Archive for June, 2010

Black pepper, red wine, and strawberries

The conjunction of strawberry season with this series of blogs about French cooking takes us back to our first introduction to lightened French cuisine, which was not in France at all but in the second largest French-speaking city in the world, Montreal. Les Halles opened in 1971 as a grand Escoffier-like townhouse palace of dining in a city best known to that point for its great baked beans with salt pork. When Dominique Crevoisier took over as chef in the early 1980s, he skillfully blended the haute with the nouvelle to create magical meals that didn’t give the patrons gout. He gave us the best idea of what to do with leftover red wine: Turn it into a peppered syrup to serve on strawberries! He added his own touch by tossing the berries with grated lime zest, which is a surprising complement to the black pepper. Alas, Les Halles closed five years ago, but the dining revolution launched by Les Halles has made Montreal one of the great restaurant cities of North America. And every strawberry season Crevoisier’s red wine-black pepper syrup lives on.



2 cups intense red wine (cabernet sauvignon, syrah, etc.)
2 Tablespoons black peppercorns
1/4 cup sugar


1. Combine ingredients in large skillet and bring to a boil. Reduce heat to simmer and cook, stirring frequently, until reduced to 1/3 cup of syrup.

2. Strain to remove peppercorns.

3. Cool and serve with sliced strawberries tossed with lime zest and a small scoop of vanilla ice cream.


06 2010

Making your own lunch in Paris

We used to have a professional dancer friend from New York who always signed up for a dance class when she visited Boston. We thought it was an amusing quirk–until we discovered that most dancers take classes when they travel. At worst, they get a good workout. At best, they learn something new.

In that same spirit, I signed up to make my own lunch in Paris with a half-hour express class through L’atelier des Chefs (Chefs Workshop), which offers a whole array of cooking classes for home chefs and, judging by my classmates, for bachelors who are cooking for themselves for the first time and women who would like to relieve them of that chore.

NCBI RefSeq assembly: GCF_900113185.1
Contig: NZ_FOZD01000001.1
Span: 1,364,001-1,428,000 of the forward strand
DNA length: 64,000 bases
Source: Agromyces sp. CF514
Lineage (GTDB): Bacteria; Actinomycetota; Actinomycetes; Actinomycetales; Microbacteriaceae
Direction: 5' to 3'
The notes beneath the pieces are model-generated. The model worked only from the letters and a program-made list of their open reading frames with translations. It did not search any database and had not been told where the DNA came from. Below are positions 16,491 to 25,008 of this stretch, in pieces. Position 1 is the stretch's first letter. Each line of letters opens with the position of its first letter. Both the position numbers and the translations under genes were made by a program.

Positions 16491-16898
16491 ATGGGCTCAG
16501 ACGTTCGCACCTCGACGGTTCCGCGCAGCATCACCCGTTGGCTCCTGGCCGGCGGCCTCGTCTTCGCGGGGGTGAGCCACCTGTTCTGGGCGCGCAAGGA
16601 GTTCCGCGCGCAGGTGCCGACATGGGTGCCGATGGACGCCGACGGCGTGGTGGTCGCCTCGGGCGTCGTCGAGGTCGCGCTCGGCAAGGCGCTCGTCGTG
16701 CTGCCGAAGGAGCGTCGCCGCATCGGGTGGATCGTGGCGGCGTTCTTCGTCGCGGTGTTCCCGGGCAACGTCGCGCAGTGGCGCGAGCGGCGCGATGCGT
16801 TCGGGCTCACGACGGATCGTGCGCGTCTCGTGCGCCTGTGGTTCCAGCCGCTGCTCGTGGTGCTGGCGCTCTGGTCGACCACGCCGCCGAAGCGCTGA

Most classes take an hour to half a day to prepare a three course meal or learn the secrets of sweet pastry. But the popular lunch-hour classes have students make a simple meal with enough time left over to eat before they go back to work. L’atelier des Chefs supplies the tools, ingredients, and kitchen. You supply enthusiasm and an appetite.

I signed up from home through the all-French web site ( for a class in the Galeries Lafayette department store, near the Opera stop on the Metro and the most central of the school’s locations. The kitchen turned out to be a glassed-in cubicle in the kitchenware department, steps from shelves of the same knives, cutting boards, saucepans, and woks we would use to make honey-soy laquered fish fillets with stir-fried vegetables.

All the classes are taught in French, and my instructor apologized for speaking no English. I apologized for speaking such amusing French, and proceeded to nod a lot in the next half hour. Fortunately, cooking is best learned by watching and copying.

This uncomplicated dish was well suited to our group of varied cooking experience. Three women had taken several classes from L’atelier des chefs and could have made the dish with their eyes closed. Two young women and a man in business attire were learning self-sufficiency cooking and had to be shown how to hold a knife.

Even with seven of us, the instructor carefully corrected our vegetable cutting techniques, swiftly taught the precision knife nips to remove bone tips from a commercial fish fillet without messing up the shape, and made sure that we each shared in the stir-frying. Five minutes into the stir-frying, we put the honey-soy coated fish into the oven so fish and vegetables would be ready at the same time. As the fish came out, each of us probed the fillets with a finger to learn exactly how perfectly cooked fish should feel. It was an impressive amount of technique for a short class.

After a demonstration in plating (complete with a decorative drizzle of balsamic vinegar), we sat down to eat and the instructor passed sliced baguettes and poured glasses of wine. (Ah, lunch in France.) My weak French made me a less than scintillating dining companion, but it was adequate enough to understand that the instructor was explaining how to generalize our new skills for different fish and vegetables. Besides, the women were more interested in the handsome chef and the obvious bachelor.

For details on classes and locations, see the web site Cost ranges from 15-72 euros.


Fresh baby corn is usually available in Chinese markets. If substituting canned baby corn, add to the stir-fry after the bean sprouts.

Serves 6


2 tablespoons honey
2 tablespoons balsamic vinegar
2 tablespoons soy sauce
6 fillets of sea bass, about 6 ounces each
salt and pepper to taste

3 tablespoons olive oil